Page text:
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Saturday, 11 June 2011

"SAVAGE BEAUTY" Alexander McQueen at the MET: May 4- Aug 7 2011

“You’ve got to know the rules to break them. That’s what I am here for, to demolish the rules but to keep to tradition.”

Alexander McQueen:”Romantic Mind”

I was extremely lucky to be in New York at the end of May and to be able to go and see the
Alexander McQueen exhibition at the magnificent  Metropolitan Museum of Art. When I saw the title banner: “Savage Beauty” I was a little discomfited, for what could possibly be seen as savage in McQueen’s magnificent creations?  What I was about to embark on was a journey not only into McQueen’s vision of fetishism and the macabre but as I strolled from one themed gallery to another I felt myself being submerged into a world of vivid imagery and revolutionary designs, each one highlighting the body of McQueen’s work, some more disturbing than others but all powerfully thought provoking.

In the first gallery “Romantic Mind” you are rewarded with the beautiful craftsmanship McQueen acquired from his Savile row training: a row of mannequins in beautifully tailored jackets and trousers, all so familiar and now all part of his legacy. As I was carried along by the crowd of avid fans and the curious, all of us hungry for more..... Things started to get decidedly chilly. I was no longer sure whether the cold that settled on my bare shoulders was from an overzealous A/C going full throttle or something more chilling that bade me forward into the realms of McQueen’s gothic mind.
*Gallery View Romantic Mind. Courtesy of The Met*

The “Cabinet of Curiosities” is like nothing you could possibly imagine. This inner sanctum, a walled room that could easily mimic the cloistered sections in McQueen’s mind, is where your breath catches in your throat and you let out a silent prayer. The array of curios from collaborations with a number of well know designers such as jeweller Shaun Leane and milliner Philip Treacy are all on display in shelved compartments . These bewildering pieces cry out to be inspected, each design more complex and mind boggling than the other. A wondrous sight.

*Cabinet of Curiosities. Courtesy of The Met*

“People find my things aggressive. But I don’t see it as aggressive. I see it as romantic, dealing with a dark side of personality.”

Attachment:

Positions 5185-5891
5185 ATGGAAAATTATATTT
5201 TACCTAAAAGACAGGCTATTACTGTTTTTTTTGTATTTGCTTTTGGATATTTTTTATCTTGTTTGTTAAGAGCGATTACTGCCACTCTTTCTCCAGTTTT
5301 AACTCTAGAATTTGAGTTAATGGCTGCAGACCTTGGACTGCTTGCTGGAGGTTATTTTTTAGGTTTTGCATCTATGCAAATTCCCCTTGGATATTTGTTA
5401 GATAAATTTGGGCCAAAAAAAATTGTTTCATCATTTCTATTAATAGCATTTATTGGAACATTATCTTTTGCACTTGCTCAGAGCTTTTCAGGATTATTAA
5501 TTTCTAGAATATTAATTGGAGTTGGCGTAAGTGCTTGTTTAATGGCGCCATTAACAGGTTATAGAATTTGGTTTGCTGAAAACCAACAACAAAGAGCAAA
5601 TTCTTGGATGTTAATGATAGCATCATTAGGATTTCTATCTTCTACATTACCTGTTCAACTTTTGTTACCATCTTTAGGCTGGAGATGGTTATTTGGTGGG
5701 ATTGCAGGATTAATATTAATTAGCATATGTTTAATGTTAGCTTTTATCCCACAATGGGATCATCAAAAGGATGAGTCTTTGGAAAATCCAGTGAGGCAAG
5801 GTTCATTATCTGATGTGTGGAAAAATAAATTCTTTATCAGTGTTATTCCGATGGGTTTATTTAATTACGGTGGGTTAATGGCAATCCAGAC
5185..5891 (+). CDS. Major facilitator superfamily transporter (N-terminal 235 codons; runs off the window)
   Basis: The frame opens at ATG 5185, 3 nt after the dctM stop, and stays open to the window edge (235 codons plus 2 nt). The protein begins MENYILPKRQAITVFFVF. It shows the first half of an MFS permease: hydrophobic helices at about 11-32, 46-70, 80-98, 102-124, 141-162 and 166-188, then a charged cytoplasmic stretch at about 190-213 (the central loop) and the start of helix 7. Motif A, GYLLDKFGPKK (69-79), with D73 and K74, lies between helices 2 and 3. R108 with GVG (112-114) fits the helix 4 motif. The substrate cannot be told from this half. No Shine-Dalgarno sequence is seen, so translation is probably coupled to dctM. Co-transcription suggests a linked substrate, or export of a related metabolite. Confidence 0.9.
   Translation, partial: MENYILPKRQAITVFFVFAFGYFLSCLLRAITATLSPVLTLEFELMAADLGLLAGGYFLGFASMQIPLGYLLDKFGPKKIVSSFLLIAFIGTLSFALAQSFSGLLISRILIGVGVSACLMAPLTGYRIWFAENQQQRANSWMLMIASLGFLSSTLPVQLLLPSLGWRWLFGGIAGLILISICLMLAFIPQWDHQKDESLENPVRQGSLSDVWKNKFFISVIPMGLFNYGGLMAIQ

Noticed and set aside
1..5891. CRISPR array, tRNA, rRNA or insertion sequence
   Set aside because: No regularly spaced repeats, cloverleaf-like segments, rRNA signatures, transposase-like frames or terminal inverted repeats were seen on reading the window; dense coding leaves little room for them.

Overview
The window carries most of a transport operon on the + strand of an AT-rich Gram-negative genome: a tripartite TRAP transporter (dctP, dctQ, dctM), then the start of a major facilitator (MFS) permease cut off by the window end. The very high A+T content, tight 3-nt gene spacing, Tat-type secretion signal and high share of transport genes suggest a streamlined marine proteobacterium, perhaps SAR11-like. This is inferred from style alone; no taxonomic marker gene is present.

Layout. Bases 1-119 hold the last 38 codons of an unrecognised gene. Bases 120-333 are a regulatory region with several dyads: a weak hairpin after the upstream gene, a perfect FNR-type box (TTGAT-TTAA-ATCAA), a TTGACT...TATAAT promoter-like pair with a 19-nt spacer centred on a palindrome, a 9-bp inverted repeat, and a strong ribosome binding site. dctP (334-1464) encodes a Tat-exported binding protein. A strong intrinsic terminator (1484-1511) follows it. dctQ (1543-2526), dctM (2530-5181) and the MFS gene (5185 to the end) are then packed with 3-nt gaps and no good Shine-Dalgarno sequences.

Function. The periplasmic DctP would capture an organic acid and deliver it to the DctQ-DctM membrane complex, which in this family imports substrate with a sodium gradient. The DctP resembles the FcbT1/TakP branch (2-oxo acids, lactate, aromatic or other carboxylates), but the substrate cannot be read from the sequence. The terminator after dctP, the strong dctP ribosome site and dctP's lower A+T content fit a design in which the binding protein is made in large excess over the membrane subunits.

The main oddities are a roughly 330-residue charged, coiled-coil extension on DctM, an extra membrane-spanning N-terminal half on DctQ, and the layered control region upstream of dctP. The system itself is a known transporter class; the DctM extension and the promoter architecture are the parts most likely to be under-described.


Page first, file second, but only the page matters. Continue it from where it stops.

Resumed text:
Alexander McQueen “Romantic Gothic and the Cabinet of Curiosities”

Gallery view: Romantic Gothic. Courtesy of The Met

And so the themes progress from romantic to traumatic , from sane to insane, from the ravages of the hunted in the eerie “Highland rape” and the spine chilling hologram of Kate Moss’s “Widow of Culloden” gown silently billowing, layer upon layer of silk endlessly turning before your eyes.

I think I reached my limit of what I could only describe as palatable, after all the excesses and extremes, when I got to the glass box used in “Voss: the spring/summer 2001 collection”. Inside I spied the voluptuously naked woman reclining on a divan wearing some eerie fetish mask, I quickly moved on, my quota filled for the day and an overwhelming desire for sunlight and hearing children’s laughter pulling me on and out to the final display:

 “Romantic Naturalism/ Plato’s Atlantis”: here in this somewhat cold and clinical room was the last collection Alexander McQueen produced before his untimely demise.  I was able to feast my eyes on the serenely  beautiful  and hypnotic  moth prints that had so enchanted me , as well as the ungainly bondage shoes that only Lady Gaga and Daphne Guinness would find charmingly beguiling...to me they are the hooves of the devil, but to each his own.

This exhibition is neither for the “happily ever after” school of thought nor for the yummy mummy who wanders in for some quiet time while dragging her rambunctious little one. This is hard and thought provoking, moving as well as disturbing, but clearly a journey to be undertaken by any die hard McQueen fan and admirer. His was not often a quiet mind but it was far from boring.   The Met has done an immense and incredible job with this exhibition, it is an excellent tribute to this much loved man who transformed the face of fashion and the way we perceive it. I would recommend going when things are a little quieter, so that you can take your time to listen, read and fully absorb the sheer volume of  sights and sounds. Then I recommend a coffee or even a glass of wine because you will need the distraction... you will come out wearing this whole experience  like a heavy mantel , saddened by the fact that the genius that is Alexander McQueen is no more.  

All images courtesy of the Metropolitan Museum of Art.

I would like to thank Nancy Chilton at the Met for her help in acquiring these beautiful images to accompany my piece, without them it would not have been possible to describe my visit.